Emotions and the Cultural History of the World Wars
24–25 September 2014
University of Helsinki
The history of emotions and the cultural history of war are disciplines that have recently attracted expanding scholarship. During the last two decades the history of emotions has deepened our understanding on changing emotional norms, concepts and experiences and it has contributed to the debunking of the mind–body dualism and invested the emotions with historical agency. The roots of the cultural history of war can be traced a little bit further down in historiography. Since the 1960s and 1970s it has added to our understanding of the interplay between crises and cultural and social change. The topics have included the literatures of war, the remembrance of war, myths and symbols and the traumas of war. Recently also the cultural representations of emotions and the histories of emotional experiences in war have received increasing scholarship, which has led us to rethink the significance of wartime to ever-evolving emotional styles and norms.
This two-day conference is dedicated to the exploration of emotions in the twentieth-century world wars. The conference is premised on the hypothesis that the wartime emotions are not to be studied only as reactions to exceptional events but rather as actions causing these exceptional events. The conference seeks to address the following questions: what are the roles of emotional norms and emotional concepts at the front and in wartime society? How does the war affect the emotional cultures and how is this reflected both in wartime experiences and in the aftermath? Are the emotional experiences inherently embedded in culture or are there grounds for claiming certain emotional universalism in human wartime experience?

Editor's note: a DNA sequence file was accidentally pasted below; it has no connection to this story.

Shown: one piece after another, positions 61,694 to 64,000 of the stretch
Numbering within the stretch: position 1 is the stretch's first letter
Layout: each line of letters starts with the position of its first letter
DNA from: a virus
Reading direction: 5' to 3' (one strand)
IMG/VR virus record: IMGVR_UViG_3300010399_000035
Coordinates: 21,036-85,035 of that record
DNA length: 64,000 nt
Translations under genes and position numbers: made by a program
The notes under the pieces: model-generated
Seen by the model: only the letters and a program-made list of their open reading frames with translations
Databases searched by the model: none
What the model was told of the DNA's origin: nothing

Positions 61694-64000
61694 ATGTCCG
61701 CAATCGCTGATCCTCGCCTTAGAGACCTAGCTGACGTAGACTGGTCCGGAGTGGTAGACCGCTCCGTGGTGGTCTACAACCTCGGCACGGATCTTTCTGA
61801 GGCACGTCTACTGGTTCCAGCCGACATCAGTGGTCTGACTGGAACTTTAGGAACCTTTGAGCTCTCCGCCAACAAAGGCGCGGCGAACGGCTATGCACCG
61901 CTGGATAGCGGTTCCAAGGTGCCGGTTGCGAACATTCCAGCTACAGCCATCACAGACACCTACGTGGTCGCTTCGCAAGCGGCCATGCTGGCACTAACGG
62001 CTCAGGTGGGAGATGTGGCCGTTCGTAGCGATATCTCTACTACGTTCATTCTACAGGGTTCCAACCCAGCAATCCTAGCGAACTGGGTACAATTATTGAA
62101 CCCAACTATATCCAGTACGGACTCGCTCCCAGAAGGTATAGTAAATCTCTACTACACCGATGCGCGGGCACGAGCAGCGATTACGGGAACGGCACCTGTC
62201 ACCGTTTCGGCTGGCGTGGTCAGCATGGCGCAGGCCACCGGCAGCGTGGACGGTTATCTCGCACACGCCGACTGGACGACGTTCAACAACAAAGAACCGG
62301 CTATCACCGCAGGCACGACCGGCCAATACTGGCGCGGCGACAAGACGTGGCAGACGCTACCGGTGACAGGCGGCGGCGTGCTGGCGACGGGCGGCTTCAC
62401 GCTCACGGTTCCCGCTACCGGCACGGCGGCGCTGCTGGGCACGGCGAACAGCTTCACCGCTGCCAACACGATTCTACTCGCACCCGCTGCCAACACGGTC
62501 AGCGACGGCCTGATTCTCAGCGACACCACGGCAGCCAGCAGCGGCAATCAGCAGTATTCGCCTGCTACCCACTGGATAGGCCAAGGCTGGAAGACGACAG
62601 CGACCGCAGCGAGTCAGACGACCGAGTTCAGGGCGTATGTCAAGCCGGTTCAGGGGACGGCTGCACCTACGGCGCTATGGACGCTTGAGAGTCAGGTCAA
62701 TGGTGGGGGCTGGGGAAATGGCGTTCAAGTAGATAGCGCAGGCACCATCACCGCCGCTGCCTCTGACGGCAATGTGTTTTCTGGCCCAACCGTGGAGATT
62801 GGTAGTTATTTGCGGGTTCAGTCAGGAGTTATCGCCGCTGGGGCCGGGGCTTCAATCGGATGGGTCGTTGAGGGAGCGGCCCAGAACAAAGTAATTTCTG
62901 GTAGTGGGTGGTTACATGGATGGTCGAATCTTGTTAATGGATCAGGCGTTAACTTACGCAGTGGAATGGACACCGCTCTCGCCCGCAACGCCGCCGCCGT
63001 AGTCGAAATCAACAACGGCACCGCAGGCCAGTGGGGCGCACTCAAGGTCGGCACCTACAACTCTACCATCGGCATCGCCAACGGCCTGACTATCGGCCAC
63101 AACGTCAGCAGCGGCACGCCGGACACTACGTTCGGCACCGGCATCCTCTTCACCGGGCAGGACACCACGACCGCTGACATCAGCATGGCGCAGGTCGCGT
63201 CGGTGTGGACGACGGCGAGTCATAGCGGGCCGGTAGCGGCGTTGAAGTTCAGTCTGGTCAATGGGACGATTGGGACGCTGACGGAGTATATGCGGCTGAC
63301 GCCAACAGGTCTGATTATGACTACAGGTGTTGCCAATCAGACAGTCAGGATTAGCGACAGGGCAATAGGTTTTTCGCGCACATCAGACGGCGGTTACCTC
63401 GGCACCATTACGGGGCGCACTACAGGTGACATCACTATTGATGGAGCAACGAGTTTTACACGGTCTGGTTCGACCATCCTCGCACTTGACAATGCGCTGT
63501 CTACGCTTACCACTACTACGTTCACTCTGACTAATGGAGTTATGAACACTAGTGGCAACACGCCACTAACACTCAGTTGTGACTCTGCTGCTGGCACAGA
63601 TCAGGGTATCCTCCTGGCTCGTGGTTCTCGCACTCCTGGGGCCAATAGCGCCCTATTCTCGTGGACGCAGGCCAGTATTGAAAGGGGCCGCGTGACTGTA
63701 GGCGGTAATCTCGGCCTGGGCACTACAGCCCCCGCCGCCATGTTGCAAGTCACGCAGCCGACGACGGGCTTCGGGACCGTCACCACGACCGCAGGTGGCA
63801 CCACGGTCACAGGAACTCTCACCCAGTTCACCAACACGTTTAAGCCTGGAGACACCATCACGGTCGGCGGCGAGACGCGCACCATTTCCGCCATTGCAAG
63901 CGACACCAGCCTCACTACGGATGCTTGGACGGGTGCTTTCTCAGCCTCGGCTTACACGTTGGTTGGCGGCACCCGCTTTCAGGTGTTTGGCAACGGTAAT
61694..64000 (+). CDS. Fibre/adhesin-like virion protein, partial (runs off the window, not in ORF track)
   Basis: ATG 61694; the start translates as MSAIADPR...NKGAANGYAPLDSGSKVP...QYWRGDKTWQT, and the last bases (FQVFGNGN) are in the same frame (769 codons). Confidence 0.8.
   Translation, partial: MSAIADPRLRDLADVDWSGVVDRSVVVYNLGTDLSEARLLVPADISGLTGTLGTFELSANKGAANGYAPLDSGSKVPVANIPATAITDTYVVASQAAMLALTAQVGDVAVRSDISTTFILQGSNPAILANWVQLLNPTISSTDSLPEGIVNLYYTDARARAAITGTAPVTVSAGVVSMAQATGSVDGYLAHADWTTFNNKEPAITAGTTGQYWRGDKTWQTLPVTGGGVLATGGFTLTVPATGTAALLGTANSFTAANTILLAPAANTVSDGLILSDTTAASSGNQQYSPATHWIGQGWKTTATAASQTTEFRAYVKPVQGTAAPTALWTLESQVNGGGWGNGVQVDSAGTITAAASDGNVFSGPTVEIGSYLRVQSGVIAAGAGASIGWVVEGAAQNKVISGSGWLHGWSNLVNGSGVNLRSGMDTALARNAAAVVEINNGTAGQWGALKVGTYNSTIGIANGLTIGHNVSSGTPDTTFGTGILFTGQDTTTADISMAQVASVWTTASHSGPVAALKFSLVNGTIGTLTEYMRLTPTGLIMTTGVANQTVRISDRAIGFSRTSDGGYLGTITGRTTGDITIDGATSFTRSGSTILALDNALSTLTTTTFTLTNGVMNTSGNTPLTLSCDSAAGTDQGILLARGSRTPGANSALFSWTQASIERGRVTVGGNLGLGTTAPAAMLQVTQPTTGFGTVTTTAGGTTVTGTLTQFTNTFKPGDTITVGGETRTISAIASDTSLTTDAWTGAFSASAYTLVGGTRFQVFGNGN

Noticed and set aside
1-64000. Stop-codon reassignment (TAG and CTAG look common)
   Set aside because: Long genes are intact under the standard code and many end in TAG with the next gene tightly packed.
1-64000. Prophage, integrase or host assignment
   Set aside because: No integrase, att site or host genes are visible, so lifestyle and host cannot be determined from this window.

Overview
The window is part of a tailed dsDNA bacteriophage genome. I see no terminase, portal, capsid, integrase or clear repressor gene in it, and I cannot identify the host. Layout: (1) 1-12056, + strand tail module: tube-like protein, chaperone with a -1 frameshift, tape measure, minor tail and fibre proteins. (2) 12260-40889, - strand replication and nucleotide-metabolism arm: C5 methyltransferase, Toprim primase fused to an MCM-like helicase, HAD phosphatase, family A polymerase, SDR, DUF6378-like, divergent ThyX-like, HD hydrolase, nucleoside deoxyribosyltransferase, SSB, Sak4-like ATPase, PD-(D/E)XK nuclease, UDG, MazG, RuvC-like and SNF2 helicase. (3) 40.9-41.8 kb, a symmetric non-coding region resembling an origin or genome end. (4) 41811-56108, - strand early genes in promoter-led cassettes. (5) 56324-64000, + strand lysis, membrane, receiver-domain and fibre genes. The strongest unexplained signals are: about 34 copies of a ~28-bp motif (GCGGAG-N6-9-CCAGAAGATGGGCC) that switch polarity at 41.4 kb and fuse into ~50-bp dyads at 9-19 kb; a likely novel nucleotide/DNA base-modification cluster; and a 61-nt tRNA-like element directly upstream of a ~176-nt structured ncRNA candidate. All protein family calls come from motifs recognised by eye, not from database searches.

The scope of the conference covers histories of individual and group emotions from numb and unconnected trauma to collective displays of wartime elevation. We welcome especially proposals that address the wartime histories of:
- love and attachment
- hatred, aggression and fear
- honor, shame and mourning
- war enthusiasm and disillusionment
However, other emotional concepts and experiences are given consideration as well.
Application: Please submit a proposal of a maximum of 500 words to emotionsandwar(at)gmail.com by 15 April 2014. Please attach a short bio to the proposal. Successful applicants will be notified by 15 May 2014. The presentation of accepted papers should not exceed 20 minutes.